The goal of this research is to develop catalysts that directly convert methane and light hydrocarbons to intermediates that later can be converted to either liquid fuels or value-added chemicals, as economics dictate. During this reporting period, we synthesized several phthalocyanine catalysts supported on magnesia (MgO) in Task 3. In Task 4 we have tested these catalysts for oxidation of methane and did a number of blank experiments to determine the cause of the low methanol yield we have observed. Magnesia supported catalysts were prepared by first synthesizing the various metal tetrasulfophthalocyanines (TSPCs), converting them to the acid form, and then supporting these complexes on a basic support (MgO) by a neutralization reaction. The metals used were Ru, Pd, Cu, Fe, Co, Mn, and Mo. CoTSPC was also synthesized in zeolite Y using our standard template techniques described in Quarterly Report No. 1. These complexes were examined for catalytic activity in the oxidation of methane. The PdTSPC/MgO had greater activity, and oxidized some of the methane (selectivity of 2.8% from the methane oxidized at 375{degrees}C) to ethane. This is a much lower temperature for this reaction than previously reported in the literature. We also examined the reactivity of various components of the system in the oxidation of the product methanol. The reactor showed some activity for the oxidation of methanol to carbon dioxide. When zeolite or magnesia were added, this activity increased. The magnesia oxidized most of the methanol to carbon dioxide, while the zeolite reduced some of the methanol to hydrocarbons. With oxygen in the feed gas stream (i.e., the conditions of our methane oxidation), a very large fraction of the methanol was oxidized to carbon dioxide when passed over magnesia. From this, we can conclude that any methanol formed in the oxidation of methane would probably be destroyed very quickly on the catalyst bed.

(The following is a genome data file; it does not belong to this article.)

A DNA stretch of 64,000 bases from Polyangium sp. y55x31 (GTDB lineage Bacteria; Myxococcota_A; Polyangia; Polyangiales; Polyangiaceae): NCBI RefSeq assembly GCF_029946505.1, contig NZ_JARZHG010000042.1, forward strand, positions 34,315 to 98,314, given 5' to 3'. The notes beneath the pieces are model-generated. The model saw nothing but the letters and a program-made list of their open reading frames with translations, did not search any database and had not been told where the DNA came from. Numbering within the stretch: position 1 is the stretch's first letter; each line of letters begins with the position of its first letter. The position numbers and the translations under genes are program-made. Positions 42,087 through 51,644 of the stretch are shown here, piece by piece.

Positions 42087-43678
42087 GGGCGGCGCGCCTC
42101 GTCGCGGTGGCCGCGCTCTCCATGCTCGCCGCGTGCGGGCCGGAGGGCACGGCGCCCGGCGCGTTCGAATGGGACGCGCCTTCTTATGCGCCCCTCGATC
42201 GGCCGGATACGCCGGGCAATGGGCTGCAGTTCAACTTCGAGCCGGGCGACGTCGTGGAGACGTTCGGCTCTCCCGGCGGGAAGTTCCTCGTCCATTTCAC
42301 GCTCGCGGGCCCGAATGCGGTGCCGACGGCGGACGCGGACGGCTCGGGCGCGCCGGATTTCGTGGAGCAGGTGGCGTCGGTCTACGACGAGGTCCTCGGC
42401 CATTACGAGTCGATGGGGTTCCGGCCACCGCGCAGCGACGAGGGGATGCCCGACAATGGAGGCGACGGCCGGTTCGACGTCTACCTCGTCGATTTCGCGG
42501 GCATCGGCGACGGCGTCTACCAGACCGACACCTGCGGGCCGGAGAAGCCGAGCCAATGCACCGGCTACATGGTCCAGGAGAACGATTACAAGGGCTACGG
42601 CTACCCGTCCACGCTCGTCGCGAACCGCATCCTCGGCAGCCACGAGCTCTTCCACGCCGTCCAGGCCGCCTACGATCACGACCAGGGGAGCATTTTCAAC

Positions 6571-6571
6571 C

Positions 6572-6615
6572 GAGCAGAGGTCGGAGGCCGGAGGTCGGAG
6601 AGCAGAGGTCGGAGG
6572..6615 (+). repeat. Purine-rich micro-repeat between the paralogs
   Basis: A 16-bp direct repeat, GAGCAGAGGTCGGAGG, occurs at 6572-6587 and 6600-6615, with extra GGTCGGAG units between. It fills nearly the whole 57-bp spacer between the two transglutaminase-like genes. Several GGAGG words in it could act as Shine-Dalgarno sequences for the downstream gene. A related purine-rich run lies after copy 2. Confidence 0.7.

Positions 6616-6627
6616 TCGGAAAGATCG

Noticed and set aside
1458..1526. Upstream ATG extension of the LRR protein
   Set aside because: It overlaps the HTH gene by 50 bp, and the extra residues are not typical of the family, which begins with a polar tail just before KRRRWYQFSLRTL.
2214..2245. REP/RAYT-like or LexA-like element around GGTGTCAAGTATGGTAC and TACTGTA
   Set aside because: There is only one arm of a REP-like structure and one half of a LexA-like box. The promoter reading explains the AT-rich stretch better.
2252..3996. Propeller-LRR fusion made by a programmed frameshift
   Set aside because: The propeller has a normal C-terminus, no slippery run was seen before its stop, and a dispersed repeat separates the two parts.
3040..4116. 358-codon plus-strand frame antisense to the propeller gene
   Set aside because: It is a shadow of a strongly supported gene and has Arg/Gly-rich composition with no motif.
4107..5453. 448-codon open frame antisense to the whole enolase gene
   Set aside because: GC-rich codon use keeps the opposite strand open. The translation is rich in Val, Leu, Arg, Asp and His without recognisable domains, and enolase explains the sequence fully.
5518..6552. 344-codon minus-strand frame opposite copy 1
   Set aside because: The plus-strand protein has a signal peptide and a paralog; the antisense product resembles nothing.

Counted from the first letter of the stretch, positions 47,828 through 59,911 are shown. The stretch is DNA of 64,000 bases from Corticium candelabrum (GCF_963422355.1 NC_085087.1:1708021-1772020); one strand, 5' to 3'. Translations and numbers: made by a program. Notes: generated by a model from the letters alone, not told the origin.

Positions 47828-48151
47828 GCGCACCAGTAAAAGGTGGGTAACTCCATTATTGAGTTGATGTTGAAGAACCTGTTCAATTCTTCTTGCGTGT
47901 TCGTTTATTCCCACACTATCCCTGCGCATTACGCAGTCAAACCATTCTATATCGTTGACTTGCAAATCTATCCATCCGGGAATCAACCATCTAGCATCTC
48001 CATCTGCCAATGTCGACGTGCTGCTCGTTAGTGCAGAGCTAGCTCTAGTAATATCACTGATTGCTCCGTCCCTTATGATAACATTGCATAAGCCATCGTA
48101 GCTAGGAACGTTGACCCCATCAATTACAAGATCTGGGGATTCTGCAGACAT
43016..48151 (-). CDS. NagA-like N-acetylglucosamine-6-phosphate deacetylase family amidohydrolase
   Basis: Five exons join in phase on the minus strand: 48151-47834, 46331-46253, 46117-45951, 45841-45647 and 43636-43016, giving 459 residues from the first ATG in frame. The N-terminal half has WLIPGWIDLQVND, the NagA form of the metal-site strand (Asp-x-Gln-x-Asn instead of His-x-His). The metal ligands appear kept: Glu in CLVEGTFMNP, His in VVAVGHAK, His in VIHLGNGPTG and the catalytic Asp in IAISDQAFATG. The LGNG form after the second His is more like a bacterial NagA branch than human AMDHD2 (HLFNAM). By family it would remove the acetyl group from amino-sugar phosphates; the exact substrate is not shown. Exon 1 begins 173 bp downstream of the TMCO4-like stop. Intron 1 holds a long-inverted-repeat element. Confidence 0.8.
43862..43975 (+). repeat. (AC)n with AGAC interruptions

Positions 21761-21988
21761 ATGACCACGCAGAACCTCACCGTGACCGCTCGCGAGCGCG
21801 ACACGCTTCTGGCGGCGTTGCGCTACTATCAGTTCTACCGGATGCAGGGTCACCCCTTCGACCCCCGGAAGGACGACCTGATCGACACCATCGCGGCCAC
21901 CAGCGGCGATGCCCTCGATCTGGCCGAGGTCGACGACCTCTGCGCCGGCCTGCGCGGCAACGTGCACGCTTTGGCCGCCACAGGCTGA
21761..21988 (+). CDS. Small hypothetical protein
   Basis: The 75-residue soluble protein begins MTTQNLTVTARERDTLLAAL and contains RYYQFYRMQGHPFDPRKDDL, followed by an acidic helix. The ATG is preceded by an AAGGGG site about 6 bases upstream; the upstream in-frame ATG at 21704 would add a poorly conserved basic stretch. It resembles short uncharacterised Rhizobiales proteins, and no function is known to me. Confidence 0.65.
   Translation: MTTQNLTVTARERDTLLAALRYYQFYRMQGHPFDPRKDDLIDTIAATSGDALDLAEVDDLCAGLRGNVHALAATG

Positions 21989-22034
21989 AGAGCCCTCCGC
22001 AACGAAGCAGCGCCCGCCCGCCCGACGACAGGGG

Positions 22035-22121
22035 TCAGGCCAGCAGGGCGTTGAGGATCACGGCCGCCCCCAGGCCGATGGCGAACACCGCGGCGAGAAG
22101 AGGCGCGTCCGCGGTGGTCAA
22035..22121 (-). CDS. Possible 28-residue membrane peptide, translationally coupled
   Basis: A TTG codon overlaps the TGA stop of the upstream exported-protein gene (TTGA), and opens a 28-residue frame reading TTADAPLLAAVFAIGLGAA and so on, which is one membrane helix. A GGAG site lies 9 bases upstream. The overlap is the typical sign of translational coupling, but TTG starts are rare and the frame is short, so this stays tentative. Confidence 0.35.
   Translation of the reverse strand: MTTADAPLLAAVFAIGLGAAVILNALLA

Wilson, R.B. Jr.; Chan, Yee Wai; Posin, B.M.

1988-05-20T23:59:59.000Z

11

CATALYTIC CONVERSION OF SOLVENT REFINED COAL TO LIQUID PRODUCTS  

E-Print Network (OSTI)

and Friedman, S. ,"Conversion of Anthraxylon - Kinetics ofiv- LBL 116807 CATALYTIC CONVERSION OF SOLVENT REFINED COALand Mechanisms of Coal Conversion to Clean Fuel,iI pre-

Tanner, K.I.

2010-01-01T23:59:59.000Z

12

Direct catalytic conversion of methane and light hydrocarbon gases. Quarterly report No. 9, October 1--December 31, 1988